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Today is our 35th birthday. We are now old enough to become president. How's this for a yard sign?
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See some of the important fiscal developments we've seen in our time and what we can learn from them http://crfb.org/blogs/crfb-turns-35-we-are-old-enough-remember-when.
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We've come a long way since we went online in 2003. Check out our new website at http://crfb.org/. ‪#‎tbt‬
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Paul Krugman doesn't tell the whole story about interest in his recent blog. Interest on the debt is projected to be the fastest growing part of our budget over the next decade because of rising debt.
In a recent blog, New York Times columnist and economist Paul Krugman criticized Donald Trump's recent suggestion that he'll "negotiate forgiveness on U.S. debt." We too have questioned that
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I agree that we should focus on interest rates, current and future. I also wanted to note that the President's latest budget also projects rapidly rising interest rates. As can be seen at http://www.econdataus.com/outgdp17.html , that budget projects that net interest will rise from the current 1.3% of GDP to 2.5% of GDP by 2021. By the way, which CBO projections are you using? According to the one at https://www.cbo.gov/sites/default/files/51119-2015-06-LongTermBudgetProjections.xlsx , net interest is projected to rise from to 3.1% of GDP by 2026 and to 4.9%, 6.1%, and 7.5% of GDP by 2050, 2070, and 2090, respectively. I see that those are from June 2015 and wanted to use the latest ones available.

As recently as fiscal year 2015, the U.S. budget carried a table titled "LONG-RUN BUDGET PROJECTIONS" that showed projected receipts, outlays, deficits, and debt for about 70 years into the future. You can see the FY 2015 version in Table 3-1 on page 25 at https://www.whitehouse.gov/sites/default/files/omb/budget/fy2015/assets/spec.pdf . However, it was dropped from the FY 2016 version at https://www.whitehouse.gov/sites/default/files/omb/budget/fy2016/assets/spec.pdf and the most recent one at https://www.whitehouse.gov/sites/default/files/omb/budget/fy2017/assets/spec.pdf . This dropping of uncomfortable information has happened under both parties. I believe that it was in the FY 2003 budget under Bush the budget went from projecting for 10 years to projection for 5 years. This was precisely when the future projections turned down. In any case, keep up the good work on trying to educate the public to these facts.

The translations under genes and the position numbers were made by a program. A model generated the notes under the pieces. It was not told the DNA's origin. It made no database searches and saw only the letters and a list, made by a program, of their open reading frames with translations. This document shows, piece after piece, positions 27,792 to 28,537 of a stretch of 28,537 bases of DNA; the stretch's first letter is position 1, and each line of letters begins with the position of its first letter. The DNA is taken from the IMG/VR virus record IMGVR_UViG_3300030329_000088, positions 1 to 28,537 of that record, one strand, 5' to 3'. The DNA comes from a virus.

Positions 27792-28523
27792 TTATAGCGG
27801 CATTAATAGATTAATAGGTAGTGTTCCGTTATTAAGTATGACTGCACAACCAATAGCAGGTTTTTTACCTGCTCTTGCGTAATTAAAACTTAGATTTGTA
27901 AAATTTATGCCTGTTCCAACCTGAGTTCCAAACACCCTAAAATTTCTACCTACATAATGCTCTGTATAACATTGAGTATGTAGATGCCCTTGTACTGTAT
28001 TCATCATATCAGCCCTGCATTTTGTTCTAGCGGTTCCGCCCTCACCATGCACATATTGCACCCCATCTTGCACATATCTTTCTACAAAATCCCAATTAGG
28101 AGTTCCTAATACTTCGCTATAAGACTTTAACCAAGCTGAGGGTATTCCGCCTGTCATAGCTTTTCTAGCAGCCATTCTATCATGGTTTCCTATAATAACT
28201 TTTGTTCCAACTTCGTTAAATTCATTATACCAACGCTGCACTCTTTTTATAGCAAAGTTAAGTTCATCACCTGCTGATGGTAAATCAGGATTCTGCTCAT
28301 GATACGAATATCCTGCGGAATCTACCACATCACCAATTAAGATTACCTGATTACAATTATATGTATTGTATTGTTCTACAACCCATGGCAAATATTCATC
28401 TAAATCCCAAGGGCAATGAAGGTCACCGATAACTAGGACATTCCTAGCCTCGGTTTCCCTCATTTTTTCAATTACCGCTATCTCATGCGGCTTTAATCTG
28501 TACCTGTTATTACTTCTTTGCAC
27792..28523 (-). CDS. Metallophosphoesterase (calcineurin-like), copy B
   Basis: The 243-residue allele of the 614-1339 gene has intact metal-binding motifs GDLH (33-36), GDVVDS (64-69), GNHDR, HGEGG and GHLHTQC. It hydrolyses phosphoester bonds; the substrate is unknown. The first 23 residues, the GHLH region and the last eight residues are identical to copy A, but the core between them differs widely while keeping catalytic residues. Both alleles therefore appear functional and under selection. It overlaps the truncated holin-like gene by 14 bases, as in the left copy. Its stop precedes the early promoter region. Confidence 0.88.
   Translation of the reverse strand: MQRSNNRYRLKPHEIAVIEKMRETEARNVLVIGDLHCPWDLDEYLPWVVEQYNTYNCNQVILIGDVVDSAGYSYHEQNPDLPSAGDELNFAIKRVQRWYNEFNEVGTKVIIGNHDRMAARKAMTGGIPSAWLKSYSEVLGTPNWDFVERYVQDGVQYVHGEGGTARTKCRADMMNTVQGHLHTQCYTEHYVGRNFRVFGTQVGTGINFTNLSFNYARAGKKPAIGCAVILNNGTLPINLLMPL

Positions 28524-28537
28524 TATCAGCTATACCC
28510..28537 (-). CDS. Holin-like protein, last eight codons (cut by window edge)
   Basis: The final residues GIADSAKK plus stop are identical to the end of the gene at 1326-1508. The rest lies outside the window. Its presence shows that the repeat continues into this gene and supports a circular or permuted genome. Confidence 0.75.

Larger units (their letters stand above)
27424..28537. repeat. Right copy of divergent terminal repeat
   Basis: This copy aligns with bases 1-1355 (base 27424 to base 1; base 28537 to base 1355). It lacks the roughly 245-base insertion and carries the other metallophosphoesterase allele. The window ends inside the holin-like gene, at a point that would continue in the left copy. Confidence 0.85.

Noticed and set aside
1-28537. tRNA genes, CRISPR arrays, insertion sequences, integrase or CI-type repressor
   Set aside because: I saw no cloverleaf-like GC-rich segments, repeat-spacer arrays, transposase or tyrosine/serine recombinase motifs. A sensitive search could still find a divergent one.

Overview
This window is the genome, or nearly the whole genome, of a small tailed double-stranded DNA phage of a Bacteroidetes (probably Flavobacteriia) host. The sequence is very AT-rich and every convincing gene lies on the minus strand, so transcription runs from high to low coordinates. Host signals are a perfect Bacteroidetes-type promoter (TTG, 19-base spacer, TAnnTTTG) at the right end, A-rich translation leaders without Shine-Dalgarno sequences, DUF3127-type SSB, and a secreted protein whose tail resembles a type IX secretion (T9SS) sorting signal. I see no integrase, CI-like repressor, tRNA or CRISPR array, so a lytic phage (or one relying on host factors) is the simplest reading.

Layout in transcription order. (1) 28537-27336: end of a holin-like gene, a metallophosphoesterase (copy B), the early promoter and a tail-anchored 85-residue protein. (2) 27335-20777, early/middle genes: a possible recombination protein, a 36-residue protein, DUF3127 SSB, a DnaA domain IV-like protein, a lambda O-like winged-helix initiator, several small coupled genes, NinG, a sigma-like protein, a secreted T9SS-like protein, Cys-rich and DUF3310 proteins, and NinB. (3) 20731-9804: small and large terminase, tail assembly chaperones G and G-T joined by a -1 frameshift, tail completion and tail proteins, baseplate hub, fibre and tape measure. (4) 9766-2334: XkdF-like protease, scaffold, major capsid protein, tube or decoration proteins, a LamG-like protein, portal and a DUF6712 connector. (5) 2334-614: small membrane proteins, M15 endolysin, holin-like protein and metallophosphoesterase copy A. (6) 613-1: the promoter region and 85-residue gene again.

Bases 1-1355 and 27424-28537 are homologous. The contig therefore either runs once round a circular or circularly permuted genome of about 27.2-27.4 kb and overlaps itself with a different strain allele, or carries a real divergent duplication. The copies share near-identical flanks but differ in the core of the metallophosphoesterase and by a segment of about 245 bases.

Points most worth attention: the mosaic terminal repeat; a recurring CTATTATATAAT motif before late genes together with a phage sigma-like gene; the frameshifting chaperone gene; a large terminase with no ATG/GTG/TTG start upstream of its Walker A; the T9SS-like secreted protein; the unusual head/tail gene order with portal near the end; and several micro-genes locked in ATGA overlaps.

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Introduction
The Committee for a Responsible Federal Budget is a bipartisan, non-profit organization committed to educating the public about issues that have significant fiscal policy impact. The Committee is made up of some of the nation's leading budget experts including many of the past Chairmen and Directors of the Budget Committees, the Congressional Budget Office, the Office of Management and Budget, the Government Accountability Office, and the Federal Reserve Board.